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> I see, and this is a good reason. Personally, I'd have named that class
> something more like StaticHashTable, to reflect its immutability and
> leave the name free for a "normal" hash table. But maybe I'm nitpicking
Well, then I'd end up with names like ConstStaticHashTableIterator. I
decided ConstHashTableIterator was long enough... ;)
Not a bad point. Fixing it would be only a matter of a search-and-replace
> They *cannot* all hash to the same location, since I there is a load
> limit. When an entry has to be added to a full bucket, I grow the hash
> table. Of course, pathogen hash patterns (many keys hashing to similar
> values) could cause excessive growing of the table, but that life with
> hash tables.
That gives you more space, but still, if every entry in your table hashes to
the value 1, then I don't see what you can do about that, nomatter how large
your table is: the rest of the positions in the table would just be empty.
> By "worth the effort", I meant in programmer-time. You had to program
> two different hash tables and each time you add stuff to one, you have
> to invoke a bunch of methods and juggle conversions around.
> I have *one* hash table implementation and I do ht->set("thekey",
> "thevalue") and that's it.
Well, is this much worse? Again, the requirements to the HashTable is quite
> Opening of the files? Heck, in Quadra, there is about *10* such file
> opens over all the course of a typical short game, which includes
> reading the configuration (once), reading the highscore file (once),
> loading the resources (once) and loading the highscoring demos (when you
> click on the button).
> Per frame, we have an average of zero file opening. Okay, so how would
> you rate the investment in time now for a game such as Quadra?
My response is that it would make no sense for a game that opens only 10
files to utilize any kind of advanced IO library, and the Quadra developers
is therefore clearly not in the group of people we are targetting with this
> > We also plan things like dynamic on-demand disk-caching of slower medias
> > like CD-ROMs or DVDs and transparent memory mapping of files.
> This is still
> > a bit far off right now though.
> This is better stuff (the CD-ROM caching).
Quadra still wouldn't care... ;)
> > Well, yes, but it wouldn't work if they simply said "Well,
> there's much less
> > effort in doing nothing at all, so lets leave it at that"... ;)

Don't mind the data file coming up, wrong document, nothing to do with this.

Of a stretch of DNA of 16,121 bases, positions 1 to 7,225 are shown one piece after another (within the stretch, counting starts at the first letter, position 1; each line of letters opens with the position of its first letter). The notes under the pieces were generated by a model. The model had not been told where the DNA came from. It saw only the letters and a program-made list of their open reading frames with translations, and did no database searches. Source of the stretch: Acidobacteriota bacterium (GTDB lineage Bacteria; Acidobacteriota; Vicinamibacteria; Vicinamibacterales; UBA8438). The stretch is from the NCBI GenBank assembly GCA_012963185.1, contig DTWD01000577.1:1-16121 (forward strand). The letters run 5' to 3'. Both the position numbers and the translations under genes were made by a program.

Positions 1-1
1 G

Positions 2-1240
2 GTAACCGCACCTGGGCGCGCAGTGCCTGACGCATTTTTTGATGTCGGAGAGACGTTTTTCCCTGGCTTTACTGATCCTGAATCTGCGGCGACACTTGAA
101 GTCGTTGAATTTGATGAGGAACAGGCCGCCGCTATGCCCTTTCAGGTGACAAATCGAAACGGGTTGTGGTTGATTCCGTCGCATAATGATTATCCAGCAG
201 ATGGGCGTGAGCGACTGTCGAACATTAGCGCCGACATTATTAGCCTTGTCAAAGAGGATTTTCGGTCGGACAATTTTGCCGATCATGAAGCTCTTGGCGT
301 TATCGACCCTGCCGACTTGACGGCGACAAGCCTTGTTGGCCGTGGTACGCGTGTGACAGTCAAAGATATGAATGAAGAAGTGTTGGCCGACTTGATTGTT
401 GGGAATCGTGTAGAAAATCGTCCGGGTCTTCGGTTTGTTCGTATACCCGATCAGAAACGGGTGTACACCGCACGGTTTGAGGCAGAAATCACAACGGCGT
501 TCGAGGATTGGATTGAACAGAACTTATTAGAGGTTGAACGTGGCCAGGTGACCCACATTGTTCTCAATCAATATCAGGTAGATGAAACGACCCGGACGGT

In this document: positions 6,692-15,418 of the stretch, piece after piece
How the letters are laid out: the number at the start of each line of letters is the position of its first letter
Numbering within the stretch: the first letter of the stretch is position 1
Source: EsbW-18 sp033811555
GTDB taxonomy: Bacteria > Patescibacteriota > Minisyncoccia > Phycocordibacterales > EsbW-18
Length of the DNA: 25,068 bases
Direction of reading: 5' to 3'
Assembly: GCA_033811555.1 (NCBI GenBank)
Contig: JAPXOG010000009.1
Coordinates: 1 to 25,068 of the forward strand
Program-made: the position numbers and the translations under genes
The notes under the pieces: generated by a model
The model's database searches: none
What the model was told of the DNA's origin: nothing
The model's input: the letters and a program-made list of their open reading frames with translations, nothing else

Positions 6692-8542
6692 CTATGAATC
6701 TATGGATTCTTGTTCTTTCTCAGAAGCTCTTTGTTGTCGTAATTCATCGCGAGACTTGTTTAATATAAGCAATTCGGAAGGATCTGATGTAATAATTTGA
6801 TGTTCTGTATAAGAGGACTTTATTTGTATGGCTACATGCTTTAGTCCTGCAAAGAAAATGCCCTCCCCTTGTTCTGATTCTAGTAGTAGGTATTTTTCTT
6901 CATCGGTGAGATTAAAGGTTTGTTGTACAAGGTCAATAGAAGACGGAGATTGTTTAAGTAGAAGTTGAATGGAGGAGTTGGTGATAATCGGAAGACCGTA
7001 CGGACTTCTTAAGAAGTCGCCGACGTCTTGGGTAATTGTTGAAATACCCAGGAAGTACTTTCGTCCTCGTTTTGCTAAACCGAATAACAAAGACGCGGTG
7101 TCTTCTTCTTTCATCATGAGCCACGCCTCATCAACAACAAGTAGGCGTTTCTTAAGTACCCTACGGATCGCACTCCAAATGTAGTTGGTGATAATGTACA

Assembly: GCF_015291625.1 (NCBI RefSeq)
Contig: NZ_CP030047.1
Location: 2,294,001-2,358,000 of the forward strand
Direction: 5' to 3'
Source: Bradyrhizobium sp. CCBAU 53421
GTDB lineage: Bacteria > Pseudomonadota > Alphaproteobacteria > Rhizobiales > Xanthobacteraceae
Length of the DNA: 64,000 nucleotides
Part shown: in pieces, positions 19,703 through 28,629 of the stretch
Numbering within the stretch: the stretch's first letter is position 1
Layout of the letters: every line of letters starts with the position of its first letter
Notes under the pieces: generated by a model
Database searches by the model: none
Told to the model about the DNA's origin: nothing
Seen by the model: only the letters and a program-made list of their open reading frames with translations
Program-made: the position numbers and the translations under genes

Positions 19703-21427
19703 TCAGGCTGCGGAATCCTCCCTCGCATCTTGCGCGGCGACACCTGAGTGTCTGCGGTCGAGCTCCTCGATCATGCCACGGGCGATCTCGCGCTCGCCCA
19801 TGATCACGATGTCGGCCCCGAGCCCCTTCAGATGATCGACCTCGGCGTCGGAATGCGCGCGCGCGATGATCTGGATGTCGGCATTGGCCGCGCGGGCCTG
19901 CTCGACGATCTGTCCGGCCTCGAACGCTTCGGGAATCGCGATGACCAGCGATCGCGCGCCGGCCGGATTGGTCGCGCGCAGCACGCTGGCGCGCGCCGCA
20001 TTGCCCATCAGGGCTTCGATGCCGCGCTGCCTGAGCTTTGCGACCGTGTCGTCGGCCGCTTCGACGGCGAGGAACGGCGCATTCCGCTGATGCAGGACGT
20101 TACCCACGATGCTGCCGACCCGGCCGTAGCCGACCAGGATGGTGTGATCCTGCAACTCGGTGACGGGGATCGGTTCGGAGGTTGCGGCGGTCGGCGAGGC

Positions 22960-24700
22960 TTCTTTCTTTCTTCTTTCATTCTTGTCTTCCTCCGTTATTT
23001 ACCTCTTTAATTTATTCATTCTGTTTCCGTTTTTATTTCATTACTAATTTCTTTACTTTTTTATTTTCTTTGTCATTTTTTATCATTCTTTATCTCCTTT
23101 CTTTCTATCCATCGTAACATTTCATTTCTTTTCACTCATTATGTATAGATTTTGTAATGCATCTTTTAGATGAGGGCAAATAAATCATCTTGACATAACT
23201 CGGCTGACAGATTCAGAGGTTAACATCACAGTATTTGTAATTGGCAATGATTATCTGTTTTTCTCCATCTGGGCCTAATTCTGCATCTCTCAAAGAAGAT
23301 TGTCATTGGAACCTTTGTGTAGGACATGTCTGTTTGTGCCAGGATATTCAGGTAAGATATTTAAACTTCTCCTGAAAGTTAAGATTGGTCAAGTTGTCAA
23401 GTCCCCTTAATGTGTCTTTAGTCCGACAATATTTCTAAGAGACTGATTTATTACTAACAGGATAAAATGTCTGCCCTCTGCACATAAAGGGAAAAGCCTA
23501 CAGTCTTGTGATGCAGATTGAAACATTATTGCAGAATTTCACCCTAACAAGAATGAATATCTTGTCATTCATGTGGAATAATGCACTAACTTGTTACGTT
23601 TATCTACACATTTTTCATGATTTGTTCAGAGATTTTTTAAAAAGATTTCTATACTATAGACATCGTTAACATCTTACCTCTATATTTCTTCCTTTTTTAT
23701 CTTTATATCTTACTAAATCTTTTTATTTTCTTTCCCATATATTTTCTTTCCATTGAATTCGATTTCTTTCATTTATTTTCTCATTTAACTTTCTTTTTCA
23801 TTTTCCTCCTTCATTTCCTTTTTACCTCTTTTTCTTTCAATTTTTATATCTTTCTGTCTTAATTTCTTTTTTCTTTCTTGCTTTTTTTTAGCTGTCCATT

> You'd be surprised. :-)
Well, there *be* no Unix then...
> For example, do you know what Unix does when an interrupt breaks a
> system call in half and messes the internal state of the system call?
> NOTHING! It just returns with EINTR (interrupted system call)!
> Outrageous, isn't it? :-)
> But the good news is that this is fixable. You just have the libc, which
> repeats the system calls until they work. :-)
> Did they "do it properly"? Nope! But it's fixable...
I'd say it isn't fixable if it takes an external codebase to fix it. That's
called a work-around. Like when you don't do something specific in a program
because you know that it'll die if you do, or only do it in a specific way.
> > > Otherwise, you get Lisp and Lisp Machines, and you
> > > know where they are now (in a garbage dump and museums). Nobody cares
> > > that they were the best machines and environments ever
> conceived. Don't
> > > get pedantic with that last 10% of work, Unix is *FINE*
> without it, see?
PenguinFile without effecient look-up is like Unix without a commandline...
There just isn't much of a point.
> > I think people *would* have cared if they could've had the best possible
> > solution, while still having the complete free choice of OS and
> > else... Hmm? :)
> Yep, but they did have at least a much better solution and people didn't
> care. NeXT also had a much better system and look where they are now
> (OpenStep programming is a dream come true by the way, simply
In some way, they must've failed, it seems... :)
> And they didn't choose "free choice of OS" or whatever over that, they
> used proprietary Unixes instead. *Cheap* Unixes. On *cheap* boxes.
Well, it doesn't matter what OS they choose, PenguinFile will still work.
And PenguinFile doesn't have any competetion. That's why it was started.
There's a gap there, and if there is only one lib to fill it...
> Look at Windows: Unix exist since far longer and is obviously better,
> and yet Windows is prevailing.
Not in all aspects. There are things Windows currenlty does much better than
any Unix. Like aid for the disabled or an easy GUI (for beginners, not for
people who are actually serious).